Interski 2023: Top Takeaways from Poland and Switzerland
Held every four years, Interski brings instructors together from around the world. The event offers a valuable educational opportunity for snowsports educators to share their innovations and core beliefs. It gives PSIA-AASI, through its national team, a chance to compare the American Teaching System with the educational approaches of other countries and bring home ideas that help PSIA-AASI members improve and evolve.
Here, PSIA Alpine Team members Mike Hafer and Robin Barnes share their takeaways from the individual presentations they attended from Poland and Switzerland.
Poland’s clinic focused on how to use very simple tools to:
- Enhance body performance.
- Create kinesthetic awareness.
- Create awareness around the kinetic chain from the ground up.
The Polish team demonstrated tasks that used a Theraband resistance band to create greater opposing forces to heighten each attendee’s awareness of muscular efforts. The demonstration took us through various tasks at different skill levels and movement patterns. The Theraband work focused on upper-level skills while using equipment that is easy to obtain and could be carried around in your jacket pocket.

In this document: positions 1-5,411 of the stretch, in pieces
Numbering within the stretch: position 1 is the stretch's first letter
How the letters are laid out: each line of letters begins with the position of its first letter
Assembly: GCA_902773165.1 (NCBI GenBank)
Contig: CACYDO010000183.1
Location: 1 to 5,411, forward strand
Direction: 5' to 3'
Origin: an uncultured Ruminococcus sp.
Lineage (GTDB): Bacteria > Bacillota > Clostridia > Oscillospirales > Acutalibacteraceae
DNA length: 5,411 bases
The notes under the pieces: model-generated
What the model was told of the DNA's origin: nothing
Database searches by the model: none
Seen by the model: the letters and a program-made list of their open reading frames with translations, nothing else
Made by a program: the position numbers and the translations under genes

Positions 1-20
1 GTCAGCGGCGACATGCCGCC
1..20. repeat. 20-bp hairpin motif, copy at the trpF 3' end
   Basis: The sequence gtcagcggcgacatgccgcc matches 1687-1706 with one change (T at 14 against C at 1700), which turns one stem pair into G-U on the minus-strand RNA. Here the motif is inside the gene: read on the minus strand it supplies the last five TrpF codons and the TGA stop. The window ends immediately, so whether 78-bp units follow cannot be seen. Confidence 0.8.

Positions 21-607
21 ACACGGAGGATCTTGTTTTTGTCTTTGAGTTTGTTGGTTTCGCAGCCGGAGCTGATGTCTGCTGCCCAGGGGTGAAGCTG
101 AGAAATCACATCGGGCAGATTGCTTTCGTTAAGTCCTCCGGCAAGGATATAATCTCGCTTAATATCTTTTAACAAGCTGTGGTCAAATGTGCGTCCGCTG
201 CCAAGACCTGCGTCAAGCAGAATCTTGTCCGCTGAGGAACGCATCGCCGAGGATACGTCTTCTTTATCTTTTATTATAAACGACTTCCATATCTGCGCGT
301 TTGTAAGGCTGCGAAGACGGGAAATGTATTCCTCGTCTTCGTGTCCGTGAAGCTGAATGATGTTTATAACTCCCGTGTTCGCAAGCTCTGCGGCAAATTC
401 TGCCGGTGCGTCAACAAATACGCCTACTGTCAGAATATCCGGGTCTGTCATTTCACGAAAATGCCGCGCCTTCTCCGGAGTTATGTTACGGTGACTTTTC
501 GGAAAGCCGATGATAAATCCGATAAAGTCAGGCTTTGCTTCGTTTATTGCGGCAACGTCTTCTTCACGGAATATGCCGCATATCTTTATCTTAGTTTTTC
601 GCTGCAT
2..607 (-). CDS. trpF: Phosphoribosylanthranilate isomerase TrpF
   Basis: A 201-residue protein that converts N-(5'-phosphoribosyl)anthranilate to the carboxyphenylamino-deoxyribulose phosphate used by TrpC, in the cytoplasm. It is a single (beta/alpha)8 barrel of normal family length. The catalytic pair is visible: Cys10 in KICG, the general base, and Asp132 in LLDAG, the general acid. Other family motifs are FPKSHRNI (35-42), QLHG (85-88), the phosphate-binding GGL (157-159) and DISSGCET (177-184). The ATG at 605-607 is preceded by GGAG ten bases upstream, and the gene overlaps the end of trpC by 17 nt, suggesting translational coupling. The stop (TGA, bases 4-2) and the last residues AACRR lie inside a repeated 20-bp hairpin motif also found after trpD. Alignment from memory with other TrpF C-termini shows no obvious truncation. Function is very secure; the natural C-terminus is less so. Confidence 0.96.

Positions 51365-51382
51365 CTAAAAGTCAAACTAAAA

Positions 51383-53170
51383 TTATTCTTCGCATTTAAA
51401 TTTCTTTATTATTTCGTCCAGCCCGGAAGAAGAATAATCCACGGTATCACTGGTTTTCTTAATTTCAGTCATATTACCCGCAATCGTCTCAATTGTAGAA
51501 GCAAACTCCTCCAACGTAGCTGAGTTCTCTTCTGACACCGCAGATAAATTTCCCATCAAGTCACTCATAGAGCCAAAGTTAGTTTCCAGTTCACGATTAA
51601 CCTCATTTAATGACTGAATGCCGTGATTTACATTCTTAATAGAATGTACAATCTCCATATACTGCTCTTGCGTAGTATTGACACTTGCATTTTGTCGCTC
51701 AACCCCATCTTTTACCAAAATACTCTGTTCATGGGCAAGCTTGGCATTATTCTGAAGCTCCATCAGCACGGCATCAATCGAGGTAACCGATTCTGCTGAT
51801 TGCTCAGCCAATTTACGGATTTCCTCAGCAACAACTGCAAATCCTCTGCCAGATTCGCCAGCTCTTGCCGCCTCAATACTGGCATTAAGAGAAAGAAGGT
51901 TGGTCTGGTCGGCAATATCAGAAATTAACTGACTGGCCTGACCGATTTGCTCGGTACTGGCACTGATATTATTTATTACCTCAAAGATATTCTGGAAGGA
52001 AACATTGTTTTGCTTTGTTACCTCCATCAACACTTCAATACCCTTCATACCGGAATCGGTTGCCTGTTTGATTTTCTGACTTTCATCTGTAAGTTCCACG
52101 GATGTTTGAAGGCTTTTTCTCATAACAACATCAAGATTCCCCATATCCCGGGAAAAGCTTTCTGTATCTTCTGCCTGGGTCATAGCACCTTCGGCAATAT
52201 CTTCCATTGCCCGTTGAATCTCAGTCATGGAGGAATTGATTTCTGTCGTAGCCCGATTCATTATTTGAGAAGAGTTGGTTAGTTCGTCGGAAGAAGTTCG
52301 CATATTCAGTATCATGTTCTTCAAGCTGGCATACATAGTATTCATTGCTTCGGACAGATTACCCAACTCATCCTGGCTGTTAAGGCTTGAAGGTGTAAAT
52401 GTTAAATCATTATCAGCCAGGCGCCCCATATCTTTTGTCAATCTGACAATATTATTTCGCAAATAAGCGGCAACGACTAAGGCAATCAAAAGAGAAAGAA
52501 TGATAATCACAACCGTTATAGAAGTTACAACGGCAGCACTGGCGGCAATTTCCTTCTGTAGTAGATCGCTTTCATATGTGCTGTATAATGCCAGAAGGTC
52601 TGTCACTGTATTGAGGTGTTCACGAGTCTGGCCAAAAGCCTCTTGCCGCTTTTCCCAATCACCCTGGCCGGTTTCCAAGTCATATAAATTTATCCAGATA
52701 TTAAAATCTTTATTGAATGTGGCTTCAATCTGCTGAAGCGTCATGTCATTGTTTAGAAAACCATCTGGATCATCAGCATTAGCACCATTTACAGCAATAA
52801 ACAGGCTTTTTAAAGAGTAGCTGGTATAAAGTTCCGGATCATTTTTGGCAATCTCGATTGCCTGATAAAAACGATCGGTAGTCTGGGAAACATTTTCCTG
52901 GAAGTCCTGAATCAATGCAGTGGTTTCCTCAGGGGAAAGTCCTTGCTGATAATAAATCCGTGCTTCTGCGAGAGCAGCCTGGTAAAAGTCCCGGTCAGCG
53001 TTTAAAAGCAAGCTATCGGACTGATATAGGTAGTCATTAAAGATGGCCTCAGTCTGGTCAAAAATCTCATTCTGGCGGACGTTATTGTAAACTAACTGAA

In my opinion, anytime you can enhance kinesthetic awareness in a sport that depends on receiving feedback to achieve higher levels, it’s a win. It can give an instructor a creative way to coach someone into developing their internal sensations rapidly, compared to other drills that we use. For instructors, it is also a progression that can help develop their own understanding of body performance relative to external forces.
Switzerland’s technical message was about:
- Early weight transfer with an extension of the new outside leg.
- Moving the center of gravity forward and down the hill.
- Counter rotation (which, in the U.S., we would call counter or upper/lower body separation.
Switzerland divides their turn into three parts: Initiation, Steering Phase 1, and Steering Phase 2. They don’t specifically talk about the finish of a turn, as that is considered part of Steering Phase 2 – from the middle of the turn through the end of the turn. I very much like their approach of not referring to the finish of a turn. The initiation is at the edge change into the fall line during phase 2, which, to me, is better than referring to the “finish” of a turn.
Switzerland believes that movements taught to beginners should be similar to movements taught in upper levels of skiing, which is similar to what we believe the United States. There was a lot of discussion about extending the new outside leg to initiate a turn. In the U.S., there are certainly a lot of applications of that in our skiing.